Alaska is a world of extremes—especially in its outdoor sports. It’s the biggest state, and almost everything about it seems to be super-sized or super remote, which means outdoor sports that feel extreme in other places feel even wilder in Alaska. You don’t even have to stay for the winter to get a taste of Alaska’s maximum adventure feel. Here are five summer extreme sports that will give you big-time thrills—if you dare.
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What’s it like to walk on a river of frozen ice? Since they’re constantly moving and changing, it’s different every time. Walk where few have dared to tread on one of Alaska’s more than 600 named glaciers. Strap spiky crampons on your feet and a helmet on your head and grab an ice axe to peer into deep, scary crevasses and check out massive waterfalls cascading from the ancient ice flowing from Alaska’s tallest peaks. For an even more extreme adventure, take a helicopter ride to access even more remote glaciers.
Sea kayaking through icebergs
Sea kayaking is one thing. Sea kayaking in Alaska is another. Icebergs. Whales. Waterfalls. Glacier tongues. Otters. Even bears are a possible sight when you’re paddling along Alaska’s coast. Even if you’ve never picked up a paddle before, you can join a guided tour and glide through the pristine northern waters.
Camp in bear country
If you’re brave enough to leave the relative safety of a tour bus, tent camping in bear country might just be one of the more thrilling activities you can do in Alaska. Hungry black bears and grizzlies foraging through the summer to put on weight for the winter are a spine-tingling sight. Especially if it’s from your tent door. There are many steps campers can take to keep their interactions with bears safe and to a minimum, but that might not be enough to help you sleep at night when you hear a branch snap outside your tent.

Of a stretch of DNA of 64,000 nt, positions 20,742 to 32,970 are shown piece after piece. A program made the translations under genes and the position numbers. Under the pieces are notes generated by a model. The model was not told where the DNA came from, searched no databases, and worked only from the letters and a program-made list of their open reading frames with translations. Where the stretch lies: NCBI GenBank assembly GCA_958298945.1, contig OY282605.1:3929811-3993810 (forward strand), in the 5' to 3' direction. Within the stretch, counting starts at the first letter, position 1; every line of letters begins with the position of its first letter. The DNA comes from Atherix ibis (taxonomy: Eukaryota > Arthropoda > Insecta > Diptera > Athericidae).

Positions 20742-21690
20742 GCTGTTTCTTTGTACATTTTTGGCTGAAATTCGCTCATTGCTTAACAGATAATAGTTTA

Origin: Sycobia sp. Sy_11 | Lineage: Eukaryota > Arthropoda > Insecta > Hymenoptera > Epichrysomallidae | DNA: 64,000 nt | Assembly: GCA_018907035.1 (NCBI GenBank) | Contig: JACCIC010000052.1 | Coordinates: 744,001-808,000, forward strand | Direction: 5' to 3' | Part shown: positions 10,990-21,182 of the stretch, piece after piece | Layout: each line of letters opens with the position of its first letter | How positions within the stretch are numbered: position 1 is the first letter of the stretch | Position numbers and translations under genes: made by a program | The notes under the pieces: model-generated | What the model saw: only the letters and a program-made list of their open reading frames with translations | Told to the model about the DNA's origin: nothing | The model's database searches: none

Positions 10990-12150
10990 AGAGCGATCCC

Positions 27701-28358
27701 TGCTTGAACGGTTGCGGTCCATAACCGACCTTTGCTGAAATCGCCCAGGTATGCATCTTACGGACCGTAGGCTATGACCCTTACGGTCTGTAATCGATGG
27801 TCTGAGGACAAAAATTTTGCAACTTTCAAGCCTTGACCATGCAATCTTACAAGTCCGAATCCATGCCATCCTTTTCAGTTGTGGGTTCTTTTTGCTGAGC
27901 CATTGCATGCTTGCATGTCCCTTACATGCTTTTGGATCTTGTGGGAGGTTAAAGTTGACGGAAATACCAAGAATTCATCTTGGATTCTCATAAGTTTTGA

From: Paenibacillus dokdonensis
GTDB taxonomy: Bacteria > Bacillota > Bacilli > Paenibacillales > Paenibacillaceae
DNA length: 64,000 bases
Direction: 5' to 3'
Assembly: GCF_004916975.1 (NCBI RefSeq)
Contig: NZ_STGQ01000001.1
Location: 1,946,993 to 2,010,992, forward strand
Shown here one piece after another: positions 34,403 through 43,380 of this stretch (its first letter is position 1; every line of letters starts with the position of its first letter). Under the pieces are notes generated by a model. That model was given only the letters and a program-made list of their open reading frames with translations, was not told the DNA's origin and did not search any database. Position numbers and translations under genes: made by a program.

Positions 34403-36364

Downhill mountain biking in the big peaks
If you like the rush of biking downhill, Alaska is the perfect place to take it to the big mountains. At Alyeska Resort, you don’t even have to ride up the mountain first. Ride the lifts to the top and then bomb down the very peaks that skiers rip down in the winter. Just don’t forget some pads and a full-face helmet.
When the rest of the world has stashed their skis in the closet until next year, Alaska still boasts secret stashes of snow late into the summer. Alaska also boasts more heli-ski operations than the rest of the country combined. And when the conditions are right, summer skiers even enjoy warm enough weather to hit the slopes in shorts or bathing suits. Talk about extreme!
When it comes down to it, just about everything is a bit more extreme in Alaska. The summer days are longer, the mountains are bigger, even the mosquitos are bigger. How far you take your adventure is up to you, but when you’re in the biggest state, the options for going extreme are wider than just about anywhere else.